Drama roiling Swedish Nobel literature body could rival any novel



STOCKHOLM, Lennart Simonsson (dpa)- The Swedish Academy - best known for selecting the Nobel Prize in Literature - is facing its worst crisis in decades, which shows no signs of abating after the resignation of its permanent secretary.
Prolific British crime author Agatha Christie was likely never considered a serious contender for the Nobel Prize in Literature.



But the title of her best-selling book "And Then There Were None" perhaps best sums up recent events in the Swedish Academy, the body best-known for selecting the Nobel literature laureate.
The past week has been labelled the academy's worst crisis in its over 200-year history.
Five members this week - notably Sara Danius, the first woman to head the 18-member academy since 1786 - have said that they would no longer take part in its work. In all, seven members are now no longer active.
Danius said Friday that she had taken on the task of permanent secretary in 2015 because she "felt there was support for [her] ambition" to ensure that the academy was in step with the times.
The academy should also "be a force" that tackles "expressions of misogyny," her statement read.
At the core of the recent shake-ups in the academy is a deep divide over how to handle allegations raised against one of its members, poet Katarina Frostenson and her husband.
In November, the academy hired a law firm to investigate sexual harassment allegations by 18 women against the husband. He denies the allegations.
According to a confidential report, Frostenson violated conflict-of-interest rules by failing to disclose she was co-owner of a performance venue run by her husband that formerly received funding from the academy.
Anders Olsson, who has stepped in as interim permanent secretary, said a deal was struck at Thursday's session where Frostenson would also step aside while Danius agreed to leave as permanent secretary.
He said "the compromise was necessary as part of efforts to reconstruct the academy" and bridge differences between feuding factions.
Danius' leadership style has ruffled feathers, and she has been criticized for failing to properly secure support for some decisions among members, Stockholm daily Expresssen cultural editor Karin Olsson said.
The academy is completely independent and prides itself on a long history. Created in 1786 by King Gustav III, it has been seen as a bastion for fine culture.
It has an influential role in Swedish cultural life, funding the arts through grants and stipends, in addition to advancing the Swedish language. It is very wealthy - and exempt from taxes. Financial records are confidential.
However, the academy is best known internationally for the Nobel literature prize. It has picked 114 laureates since 1901.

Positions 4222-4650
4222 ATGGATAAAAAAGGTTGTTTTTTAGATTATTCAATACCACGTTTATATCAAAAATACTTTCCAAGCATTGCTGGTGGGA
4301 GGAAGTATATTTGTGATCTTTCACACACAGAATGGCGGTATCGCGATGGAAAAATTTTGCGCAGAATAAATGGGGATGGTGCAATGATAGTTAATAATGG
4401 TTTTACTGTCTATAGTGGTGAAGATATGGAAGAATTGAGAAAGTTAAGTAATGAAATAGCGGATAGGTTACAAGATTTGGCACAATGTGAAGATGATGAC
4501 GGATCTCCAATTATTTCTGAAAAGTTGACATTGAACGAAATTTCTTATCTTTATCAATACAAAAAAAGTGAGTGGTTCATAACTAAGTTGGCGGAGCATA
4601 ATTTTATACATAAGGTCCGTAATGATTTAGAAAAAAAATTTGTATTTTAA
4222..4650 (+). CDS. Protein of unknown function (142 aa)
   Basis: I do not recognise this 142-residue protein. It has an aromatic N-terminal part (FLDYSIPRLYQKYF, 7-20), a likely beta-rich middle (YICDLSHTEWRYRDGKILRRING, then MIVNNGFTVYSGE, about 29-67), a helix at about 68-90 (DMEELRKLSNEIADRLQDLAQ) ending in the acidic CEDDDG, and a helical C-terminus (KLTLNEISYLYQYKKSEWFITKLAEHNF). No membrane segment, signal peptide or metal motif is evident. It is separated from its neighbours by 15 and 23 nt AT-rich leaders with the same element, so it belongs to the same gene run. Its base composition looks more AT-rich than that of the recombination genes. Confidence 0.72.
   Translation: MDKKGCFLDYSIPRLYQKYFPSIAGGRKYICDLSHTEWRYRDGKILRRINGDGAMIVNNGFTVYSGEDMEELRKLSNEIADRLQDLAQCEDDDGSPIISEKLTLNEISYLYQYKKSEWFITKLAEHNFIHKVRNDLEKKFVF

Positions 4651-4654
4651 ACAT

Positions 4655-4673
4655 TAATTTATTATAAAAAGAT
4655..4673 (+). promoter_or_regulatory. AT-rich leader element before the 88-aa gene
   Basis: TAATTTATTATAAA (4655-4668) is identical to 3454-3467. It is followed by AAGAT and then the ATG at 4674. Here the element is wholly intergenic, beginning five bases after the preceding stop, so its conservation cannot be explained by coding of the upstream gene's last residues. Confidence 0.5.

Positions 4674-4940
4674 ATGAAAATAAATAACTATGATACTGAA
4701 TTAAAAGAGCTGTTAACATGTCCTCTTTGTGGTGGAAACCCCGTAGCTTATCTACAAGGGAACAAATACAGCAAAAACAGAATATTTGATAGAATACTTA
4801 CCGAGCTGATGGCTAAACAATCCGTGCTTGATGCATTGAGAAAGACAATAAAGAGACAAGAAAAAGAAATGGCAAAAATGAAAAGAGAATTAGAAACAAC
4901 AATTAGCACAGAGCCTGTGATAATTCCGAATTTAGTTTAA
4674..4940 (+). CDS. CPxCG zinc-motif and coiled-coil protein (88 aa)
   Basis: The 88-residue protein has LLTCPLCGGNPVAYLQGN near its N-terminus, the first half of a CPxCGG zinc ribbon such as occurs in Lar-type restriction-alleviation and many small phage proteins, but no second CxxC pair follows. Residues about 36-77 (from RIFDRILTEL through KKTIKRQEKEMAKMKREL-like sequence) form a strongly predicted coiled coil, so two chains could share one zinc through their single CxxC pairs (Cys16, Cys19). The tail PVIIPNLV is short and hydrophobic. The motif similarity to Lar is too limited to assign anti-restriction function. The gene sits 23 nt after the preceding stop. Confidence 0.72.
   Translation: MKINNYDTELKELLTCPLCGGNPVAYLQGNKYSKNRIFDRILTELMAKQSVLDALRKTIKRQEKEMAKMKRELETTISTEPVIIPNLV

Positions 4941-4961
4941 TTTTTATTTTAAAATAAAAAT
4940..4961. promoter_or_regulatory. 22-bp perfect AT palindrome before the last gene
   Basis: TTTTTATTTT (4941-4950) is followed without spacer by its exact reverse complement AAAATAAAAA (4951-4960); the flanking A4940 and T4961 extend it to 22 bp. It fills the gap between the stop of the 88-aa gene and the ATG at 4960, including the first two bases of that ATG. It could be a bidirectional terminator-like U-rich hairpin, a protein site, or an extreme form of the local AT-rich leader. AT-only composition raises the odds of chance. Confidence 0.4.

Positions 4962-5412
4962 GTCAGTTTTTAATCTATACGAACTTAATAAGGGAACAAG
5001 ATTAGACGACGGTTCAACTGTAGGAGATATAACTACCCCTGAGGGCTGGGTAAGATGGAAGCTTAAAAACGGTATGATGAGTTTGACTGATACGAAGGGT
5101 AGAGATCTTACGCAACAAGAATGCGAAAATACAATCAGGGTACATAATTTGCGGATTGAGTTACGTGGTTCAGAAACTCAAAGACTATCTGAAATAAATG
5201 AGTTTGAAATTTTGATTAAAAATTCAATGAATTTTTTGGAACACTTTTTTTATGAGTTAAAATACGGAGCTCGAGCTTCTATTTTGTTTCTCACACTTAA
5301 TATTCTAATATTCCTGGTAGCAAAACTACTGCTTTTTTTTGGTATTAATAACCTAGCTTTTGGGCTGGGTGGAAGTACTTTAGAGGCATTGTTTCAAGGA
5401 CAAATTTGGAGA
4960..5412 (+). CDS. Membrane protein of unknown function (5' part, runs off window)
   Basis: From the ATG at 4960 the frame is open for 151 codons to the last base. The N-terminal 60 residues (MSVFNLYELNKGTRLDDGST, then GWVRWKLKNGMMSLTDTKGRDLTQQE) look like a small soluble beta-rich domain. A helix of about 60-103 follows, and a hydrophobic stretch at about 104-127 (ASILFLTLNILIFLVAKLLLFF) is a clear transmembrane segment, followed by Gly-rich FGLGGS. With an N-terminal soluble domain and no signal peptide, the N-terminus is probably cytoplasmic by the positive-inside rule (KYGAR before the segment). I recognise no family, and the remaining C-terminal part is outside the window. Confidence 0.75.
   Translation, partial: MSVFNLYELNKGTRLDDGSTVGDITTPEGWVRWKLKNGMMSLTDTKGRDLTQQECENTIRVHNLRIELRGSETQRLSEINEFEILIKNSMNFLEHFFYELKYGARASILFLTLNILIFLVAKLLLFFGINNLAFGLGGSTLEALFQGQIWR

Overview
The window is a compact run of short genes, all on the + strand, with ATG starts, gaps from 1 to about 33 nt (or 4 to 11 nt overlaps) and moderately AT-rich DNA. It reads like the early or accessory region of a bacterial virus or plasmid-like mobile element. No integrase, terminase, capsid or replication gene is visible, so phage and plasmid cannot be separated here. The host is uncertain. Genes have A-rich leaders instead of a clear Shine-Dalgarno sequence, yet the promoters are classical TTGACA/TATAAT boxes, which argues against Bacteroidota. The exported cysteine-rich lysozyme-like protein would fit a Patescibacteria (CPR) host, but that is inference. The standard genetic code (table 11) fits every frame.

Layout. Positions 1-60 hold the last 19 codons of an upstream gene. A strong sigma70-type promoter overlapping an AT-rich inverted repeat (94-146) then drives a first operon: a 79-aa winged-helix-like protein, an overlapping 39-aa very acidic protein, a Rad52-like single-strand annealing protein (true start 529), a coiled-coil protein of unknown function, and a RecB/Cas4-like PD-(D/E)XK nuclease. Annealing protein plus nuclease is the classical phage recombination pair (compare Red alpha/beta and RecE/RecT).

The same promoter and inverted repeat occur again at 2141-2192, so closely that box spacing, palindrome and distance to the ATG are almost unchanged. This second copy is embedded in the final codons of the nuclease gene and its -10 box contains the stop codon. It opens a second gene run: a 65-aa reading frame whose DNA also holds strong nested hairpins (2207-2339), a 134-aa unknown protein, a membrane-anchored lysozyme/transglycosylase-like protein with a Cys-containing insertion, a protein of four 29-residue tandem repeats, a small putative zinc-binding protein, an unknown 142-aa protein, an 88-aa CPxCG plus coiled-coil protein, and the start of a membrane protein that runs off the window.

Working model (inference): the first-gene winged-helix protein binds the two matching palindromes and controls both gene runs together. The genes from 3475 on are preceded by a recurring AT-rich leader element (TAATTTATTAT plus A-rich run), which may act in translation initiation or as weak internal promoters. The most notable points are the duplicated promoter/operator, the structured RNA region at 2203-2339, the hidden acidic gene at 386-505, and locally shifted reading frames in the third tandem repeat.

The ongoing spat has reverberated far beyond its headquarters in Stockholm's Old Town. "A power struggle that tops a Shakespearean drama," blared one headline in the daily Dagens Nyheter on Friday.
Even King Carl XVI Gustaf, patron of the academy, has expressed his concern. In an unusual move earlier this week, the king said his "firm view" was that he has the final say on the statutes of the academy.
The palace said Friday that work was under way to review clauses that would allow members to resign.
Until now, the 18 academy members, appointed for life, keep their status even if they no longer participate in the body actively.
Earlier Friday, author Klas Ostergren had written in the daily Svenska Dagbladet that he had "formally requested" to leave the body. A week ago, he and two other members had said they were stepping aside after a failed vote to expel Frostenson.
That clause has, for instance, affected author Kerstin Ekman.
She stopped attending sessions in 1989 to protest a decision not to sign an appeal condemning the death threat issued by Iran's then religious leader Ayatollah Khomeini against British-Indian author Salman Rushdie.
The Rushdie crisis was long considered one of the academy's main shortcomings.
Danius, meanwhile, has received support from several quarters.
Four cabinet members, including Culture Minister Alice Bah Kuhnke, donned pussy-bow blouses on Friday in support of Danius, who's known for wearing that kind of clothing.
On social media, other authors and politicians posted selfies wearing bow-tie blouses or scarves tied in bows under the hashtag #knytblus (pussy-bow blouses).
Per Wastberg, who has sided with Danius but said he would remain an academy member, called the trade-off regarding Danius and Frostenson was "a blot on the academy that can't be removed."
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Monday, April 16th 2018
Lennart Simonsson (dpa)
           


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